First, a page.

The UPA has finished two years, and things look gloomy (Shankar Acharya). The achievements of the UPA include:
- Quotas in schools; threats of reservation in the private labour market
- Mandal-style conflicts all over again (politics)
- The fundamental threat to public finance posed by SEZs
- The 6th pay commission
- The Arjun Sengupta report (Gautam Bhardwaj, Susan Thomas, Sunil Jain).
- The stalled PFRDA Bill
Global factors are part, though not all, of the story. A global `emerging-markets-factor' appears to have taken a beating. India and South Korea are more liquid, when compared with other emerging markets, so these two countries are likely to both do well when times are good and do badly when times are bad. The second thing that seems to have changed is global risk expectations. The VIX is back up to 18%, after slumbering for months at around 12%. I don't fully understand what a higher implied volatility on the S&P 500 does to global general equilibrium.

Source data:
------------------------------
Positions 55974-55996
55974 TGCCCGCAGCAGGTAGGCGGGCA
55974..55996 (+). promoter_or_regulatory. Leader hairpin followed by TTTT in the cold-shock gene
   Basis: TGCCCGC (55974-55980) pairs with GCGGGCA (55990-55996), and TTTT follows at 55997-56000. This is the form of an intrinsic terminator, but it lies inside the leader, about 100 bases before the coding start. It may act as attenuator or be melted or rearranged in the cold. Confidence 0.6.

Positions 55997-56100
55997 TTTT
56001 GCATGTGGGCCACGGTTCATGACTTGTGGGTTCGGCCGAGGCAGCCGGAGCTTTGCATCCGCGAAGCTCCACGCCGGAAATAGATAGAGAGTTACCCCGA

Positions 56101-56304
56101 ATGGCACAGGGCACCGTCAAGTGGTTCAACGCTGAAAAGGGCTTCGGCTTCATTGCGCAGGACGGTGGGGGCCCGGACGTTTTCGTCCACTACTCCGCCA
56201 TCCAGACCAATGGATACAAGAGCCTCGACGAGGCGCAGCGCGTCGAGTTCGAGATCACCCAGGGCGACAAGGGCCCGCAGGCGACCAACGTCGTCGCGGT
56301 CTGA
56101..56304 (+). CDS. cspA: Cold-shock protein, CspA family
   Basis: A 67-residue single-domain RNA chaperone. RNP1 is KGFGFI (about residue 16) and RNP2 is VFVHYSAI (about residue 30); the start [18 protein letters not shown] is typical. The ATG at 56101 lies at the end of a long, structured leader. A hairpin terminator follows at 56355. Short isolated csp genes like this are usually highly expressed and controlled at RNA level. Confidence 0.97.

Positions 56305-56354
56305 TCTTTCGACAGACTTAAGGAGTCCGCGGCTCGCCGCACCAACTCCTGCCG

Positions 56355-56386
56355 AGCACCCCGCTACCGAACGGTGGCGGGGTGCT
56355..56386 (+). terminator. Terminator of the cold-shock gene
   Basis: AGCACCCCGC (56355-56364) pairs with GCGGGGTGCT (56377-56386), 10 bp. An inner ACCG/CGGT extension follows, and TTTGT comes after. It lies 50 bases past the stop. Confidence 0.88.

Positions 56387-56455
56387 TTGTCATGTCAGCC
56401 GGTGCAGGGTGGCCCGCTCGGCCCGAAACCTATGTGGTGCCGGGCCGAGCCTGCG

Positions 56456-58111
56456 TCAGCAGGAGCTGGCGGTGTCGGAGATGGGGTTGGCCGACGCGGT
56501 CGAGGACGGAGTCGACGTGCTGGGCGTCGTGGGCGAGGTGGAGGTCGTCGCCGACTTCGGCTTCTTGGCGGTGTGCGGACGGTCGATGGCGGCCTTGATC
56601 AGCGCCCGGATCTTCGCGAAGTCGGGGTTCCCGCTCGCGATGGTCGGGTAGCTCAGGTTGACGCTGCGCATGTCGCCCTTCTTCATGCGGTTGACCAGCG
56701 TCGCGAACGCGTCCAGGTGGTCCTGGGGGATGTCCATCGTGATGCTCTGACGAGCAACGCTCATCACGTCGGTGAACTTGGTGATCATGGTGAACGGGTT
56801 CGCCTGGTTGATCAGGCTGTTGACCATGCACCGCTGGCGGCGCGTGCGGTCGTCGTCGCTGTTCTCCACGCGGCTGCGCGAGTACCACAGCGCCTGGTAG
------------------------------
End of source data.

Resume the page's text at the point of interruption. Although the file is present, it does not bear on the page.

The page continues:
Ila Patnaik argues that while there are serious problems in the world, the current gloom on Indian stock prices is substantially derived from domestic problems, and less from global factors. Business Standard has two excellent editorials, one ruminating about what has happened to the UPA, and another interpreting recent movements in the stock market.
As with May 2004, a lot is made of margin calls generating positive autocorrelations. The story told is: market goes down, then margin calls hit, and market goes down further. This is plain wrong because derivatives trading is a zero sum game. For each person bleeding a marked-to-market loss promising himself he will never trade again, there is another with a marked-to-market profit. who feels he is a hero who made the right call. In fact, May 2006 was a bit easier on the risk management systems as compared with May 2004, for two reasons. First, the biggest move we have seen in this episode was smaller. Second, margins went up over a period of a few days in response to a slow escalation of volatility. In contrast, in May 2004, margins went up more suddenly.